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One Third of Americans Have No Financial Plan, Study Says

If you think you need to put your financial house in order but haven't taken any steps to follow through, you're not alone.

If you think you need to put your financial house in order but haven't taken any steps to follow through, you're not alone.

Some 58 percent of Americans believe their financial-planning efforts need improvement, but 34 percent of us have done nothing to plan for our financial futures, according to a newly released study by Northwestern Mutual.

The study is based on an online survey of 5,474 American adults ages 18 and older, conducted earlier this year by Harris Poll on behalf of Northwestern Mutual. The survey results were weighted to U.S. Census Bureau targets for education, age and gender, race and ethnicity, and region and household.

According to Northwestern Mutual, the findings demonstrate that there is a deep disconnect between what Americans know they should do when it come to their finances and what they're actually doing. For instance, two-thirds of Americans (67 percent) consider themselves "savers," but more than half of us (54 percent) have a level of debt that is equal to or exceeds our savings.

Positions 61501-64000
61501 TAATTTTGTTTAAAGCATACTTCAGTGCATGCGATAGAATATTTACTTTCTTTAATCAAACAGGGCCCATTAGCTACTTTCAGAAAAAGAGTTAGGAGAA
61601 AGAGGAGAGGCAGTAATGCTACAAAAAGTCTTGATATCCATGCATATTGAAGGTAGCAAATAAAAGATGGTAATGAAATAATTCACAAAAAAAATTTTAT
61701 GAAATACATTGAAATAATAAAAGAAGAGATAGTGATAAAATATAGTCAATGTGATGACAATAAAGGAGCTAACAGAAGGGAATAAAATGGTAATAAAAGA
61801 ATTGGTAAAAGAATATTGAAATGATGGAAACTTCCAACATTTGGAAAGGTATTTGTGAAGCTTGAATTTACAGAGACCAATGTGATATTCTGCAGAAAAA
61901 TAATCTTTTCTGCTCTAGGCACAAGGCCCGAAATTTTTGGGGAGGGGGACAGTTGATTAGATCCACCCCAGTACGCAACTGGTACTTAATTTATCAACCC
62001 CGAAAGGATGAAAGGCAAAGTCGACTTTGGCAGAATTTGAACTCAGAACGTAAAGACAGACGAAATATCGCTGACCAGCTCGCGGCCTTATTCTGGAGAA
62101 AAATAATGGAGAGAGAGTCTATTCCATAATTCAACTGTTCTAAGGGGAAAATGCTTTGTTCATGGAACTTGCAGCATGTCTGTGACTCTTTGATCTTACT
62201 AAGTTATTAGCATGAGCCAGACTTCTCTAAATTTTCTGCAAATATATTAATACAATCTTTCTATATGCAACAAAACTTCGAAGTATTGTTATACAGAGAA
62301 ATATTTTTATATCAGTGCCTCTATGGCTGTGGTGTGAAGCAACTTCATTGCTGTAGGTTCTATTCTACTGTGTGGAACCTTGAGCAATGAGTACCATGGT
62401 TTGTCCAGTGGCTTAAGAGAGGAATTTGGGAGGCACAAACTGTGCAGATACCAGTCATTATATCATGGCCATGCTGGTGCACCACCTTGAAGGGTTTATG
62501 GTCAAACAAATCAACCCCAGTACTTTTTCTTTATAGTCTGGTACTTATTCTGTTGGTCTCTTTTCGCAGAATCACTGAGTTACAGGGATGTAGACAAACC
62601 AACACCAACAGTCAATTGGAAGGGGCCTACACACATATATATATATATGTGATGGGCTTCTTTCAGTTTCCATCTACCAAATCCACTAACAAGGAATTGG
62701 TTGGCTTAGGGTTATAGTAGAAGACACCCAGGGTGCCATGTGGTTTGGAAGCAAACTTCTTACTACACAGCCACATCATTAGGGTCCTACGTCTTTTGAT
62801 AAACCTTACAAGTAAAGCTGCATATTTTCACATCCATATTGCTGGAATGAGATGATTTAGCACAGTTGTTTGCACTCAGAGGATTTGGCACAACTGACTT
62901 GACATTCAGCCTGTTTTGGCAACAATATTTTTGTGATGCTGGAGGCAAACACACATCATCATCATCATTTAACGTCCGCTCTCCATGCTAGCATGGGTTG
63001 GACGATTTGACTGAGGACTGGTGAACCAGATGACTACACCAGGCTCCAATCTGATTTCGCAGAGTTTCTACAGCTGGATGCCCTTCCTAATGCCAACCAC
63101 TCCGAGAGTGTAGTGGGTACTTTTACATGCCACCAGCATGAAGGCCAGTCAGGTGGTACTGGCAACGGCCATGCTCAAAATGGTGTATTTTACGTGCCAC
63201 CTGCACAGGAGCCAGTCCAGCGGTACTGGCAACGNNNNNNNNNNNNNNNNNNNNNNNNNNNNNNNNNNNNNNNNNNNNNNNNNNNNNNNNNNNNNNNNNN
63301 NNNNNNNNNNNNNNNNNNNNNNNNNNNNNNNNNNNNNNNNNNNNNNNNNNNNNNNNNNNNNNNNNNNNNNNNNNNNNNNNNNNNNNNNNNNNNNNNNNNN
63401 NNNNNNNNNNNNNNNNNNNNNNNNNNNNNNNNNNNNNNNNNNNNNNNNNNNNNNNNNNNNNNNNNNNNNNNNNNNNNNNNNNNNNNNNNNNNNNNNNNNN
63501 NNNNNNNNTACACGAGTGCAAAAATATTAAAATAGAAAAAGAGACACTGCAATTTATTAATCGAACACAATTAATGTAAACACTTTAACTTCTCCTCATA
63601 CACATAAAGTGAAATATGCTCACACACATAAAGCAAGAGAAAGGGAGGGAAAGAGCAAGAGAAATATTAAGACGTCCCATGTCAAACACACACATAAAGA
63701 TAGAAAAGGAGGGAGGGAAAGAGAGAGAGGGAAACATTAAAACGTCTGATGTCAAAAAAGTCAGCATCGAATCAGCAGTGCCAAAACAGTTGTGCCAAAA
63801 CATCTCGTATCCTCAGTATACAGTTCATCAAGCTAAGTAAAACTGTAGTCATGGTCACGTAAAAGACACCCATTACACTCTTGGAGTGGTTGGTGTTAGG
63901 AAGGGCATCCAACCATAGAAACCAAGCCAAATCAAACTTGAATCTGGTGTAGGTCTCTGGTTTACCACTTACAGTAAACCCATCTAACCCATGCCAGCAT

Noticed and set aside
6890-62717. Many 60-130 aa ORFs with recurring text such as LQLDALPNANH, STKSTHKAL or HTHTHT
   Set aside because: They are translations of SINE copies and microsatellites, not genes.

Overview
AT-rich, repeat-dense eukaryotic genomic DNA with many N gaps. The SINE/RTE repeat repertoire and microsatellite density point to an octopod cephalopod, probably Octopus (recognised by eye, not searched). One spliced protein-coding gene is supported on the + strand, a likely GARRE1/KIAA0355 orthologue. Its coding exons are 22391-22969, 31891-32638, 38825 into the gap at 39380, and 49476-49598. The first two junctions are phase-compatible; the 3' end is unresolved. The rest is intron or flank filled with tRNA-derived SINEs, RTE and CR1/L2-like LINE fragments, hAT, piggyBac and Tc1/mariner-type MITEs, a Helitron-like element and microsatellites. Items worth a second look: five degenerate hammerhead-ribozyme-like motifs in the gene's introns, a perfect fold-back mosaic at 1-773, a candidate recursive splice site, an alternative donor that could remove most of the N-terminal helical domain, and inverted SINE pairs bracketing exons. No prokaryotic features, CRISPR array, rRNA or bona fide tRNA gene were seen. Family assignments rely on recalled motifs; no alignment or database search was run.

Although many Americans are worried about having enough money during retirement, it appears that only a fraction of us are seeking help when it comes to planning for retirement.

Two in five Americans (43 percent) have not "spoken to anyone," friends and family included, about retirement planning, according to the study. What's more, 21 percent of Americans are "not at all confident" that they will be able to reach their financial goals.

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